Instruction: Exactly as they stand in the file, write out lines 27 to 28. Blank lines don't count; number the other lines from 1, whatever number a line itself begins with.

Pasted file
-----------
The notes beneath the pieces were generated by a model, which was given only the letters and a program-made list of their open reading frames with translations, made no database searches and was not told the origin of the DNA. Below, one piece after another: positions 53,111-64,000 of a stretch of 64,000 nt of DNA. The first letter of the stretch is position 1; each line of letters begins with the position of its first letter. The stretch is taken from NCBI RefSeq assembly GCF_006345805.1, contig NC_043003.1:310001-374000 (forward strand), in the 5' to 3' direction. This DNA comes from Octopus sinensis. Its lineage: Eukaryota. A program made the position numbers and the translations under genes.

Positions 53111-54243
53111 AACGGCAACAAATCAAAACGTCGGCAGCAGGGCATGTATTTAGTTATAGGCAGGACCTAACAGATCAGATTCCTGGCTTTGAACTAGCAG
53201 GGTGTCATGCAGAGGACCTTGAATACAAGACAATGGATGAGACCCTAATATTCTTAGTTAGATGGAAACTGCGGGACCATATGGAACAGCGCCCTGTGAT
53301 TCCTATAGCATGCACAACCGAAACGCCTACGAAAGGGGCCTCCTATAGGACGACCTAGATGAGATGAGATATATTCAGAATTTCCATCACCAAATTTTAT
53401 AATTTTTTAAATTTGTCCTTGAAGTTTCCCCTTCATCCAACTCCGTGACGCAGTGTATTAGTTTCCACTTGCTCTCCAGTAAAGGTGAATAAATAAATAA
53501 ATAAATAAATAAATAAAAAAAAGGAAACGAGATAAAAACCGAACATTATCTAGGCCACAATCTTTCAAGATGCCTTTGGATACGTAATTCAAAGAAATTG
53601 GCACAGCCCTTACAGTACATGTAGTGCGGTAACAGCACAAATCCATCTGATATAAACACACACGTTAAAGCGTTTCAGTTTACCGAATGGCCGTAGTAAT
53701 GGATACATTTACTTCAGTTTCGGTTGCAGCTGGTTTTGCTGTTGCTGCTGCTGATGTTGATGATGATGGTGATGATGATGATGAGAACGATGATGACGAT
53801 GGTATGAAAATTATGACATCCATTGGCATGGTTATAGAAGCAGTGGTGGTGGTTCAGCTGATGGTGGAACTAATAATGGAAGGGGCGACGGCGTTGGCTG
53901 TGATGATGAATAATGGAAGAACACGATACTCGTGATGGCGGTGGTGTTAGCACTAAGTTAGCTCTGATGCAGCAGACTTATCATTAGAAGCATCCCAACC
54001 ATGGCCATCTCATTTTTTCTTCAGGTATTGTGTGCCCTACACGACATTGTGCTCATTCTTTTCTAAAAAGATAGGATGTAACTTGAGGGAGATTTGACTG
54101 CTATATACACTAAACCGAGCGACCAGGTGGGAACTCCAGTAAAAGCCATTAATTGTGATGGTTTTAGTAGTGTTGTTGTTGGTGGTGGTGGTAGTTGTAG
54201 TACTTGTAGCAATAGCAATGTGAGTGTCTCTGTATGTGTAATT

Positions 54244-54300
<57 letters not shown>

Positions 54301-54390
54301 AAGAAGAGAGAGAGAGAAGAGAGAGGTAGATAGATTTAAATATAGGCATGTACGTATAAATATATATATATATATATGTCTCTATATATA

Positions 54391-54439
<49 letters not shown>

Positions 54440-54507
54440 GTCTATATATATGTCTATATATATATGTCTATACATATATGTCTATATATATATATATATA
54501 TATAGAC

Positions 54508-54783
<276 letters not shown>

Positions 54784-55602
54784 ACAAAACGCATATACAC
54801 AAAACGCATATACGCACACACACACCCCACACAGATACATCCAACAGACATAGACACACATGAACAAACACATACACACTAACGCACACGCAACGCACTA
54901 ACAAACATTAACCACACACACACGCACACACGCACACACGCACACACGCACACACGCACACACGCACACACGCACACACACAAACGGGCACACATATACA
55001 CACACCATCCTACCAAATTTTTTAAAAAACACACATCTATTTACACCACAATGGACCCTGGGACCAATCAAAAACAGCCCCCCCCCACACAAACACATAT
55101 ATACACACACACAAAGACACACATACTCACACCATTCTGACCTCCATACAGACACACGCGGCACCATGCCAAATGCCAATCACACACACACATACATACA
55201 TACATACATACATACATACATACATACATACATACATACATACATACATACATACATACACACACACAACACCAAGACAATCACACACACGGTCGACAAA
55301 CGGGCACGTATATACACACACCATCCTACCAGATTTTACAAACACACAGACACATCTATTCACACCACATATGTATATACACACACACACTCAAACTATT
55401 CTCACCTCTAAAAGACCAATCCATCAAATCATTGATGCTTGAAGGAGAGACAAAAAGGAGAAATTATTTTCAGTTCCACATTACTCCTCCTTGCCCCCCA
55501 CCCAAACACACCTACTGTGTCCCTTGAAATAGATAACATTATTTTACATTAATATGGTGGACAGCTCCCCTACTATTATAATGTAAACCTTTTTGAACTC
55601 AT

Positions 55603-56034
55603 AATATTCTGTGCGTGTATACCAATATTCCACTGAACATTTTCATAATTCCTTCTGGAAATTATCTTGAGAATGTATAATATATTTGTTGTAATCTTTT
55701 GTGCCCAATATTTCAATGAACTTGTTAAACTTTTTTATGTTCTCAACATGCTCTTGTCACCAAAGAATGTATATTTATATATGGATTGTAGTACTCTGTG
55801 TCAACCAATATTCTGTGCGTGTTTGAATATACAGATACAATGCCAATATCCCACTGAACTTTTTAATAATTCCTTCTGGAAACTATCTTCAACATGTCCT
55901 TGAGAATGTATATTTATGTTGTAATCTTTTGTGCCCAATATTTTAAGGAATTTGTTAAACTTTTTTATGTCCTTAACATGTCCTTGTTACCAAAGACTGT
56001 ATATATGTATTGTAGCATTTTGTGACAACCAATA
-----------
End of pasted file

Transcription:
54784 ACAAAACGCATATACAC
54801 AAAACGCATATACGCACACACACACCCCACACAGATACATCCAACAGACATAGACACACATGAACAAACACATACACACTAACGCACACGCAACGCACTA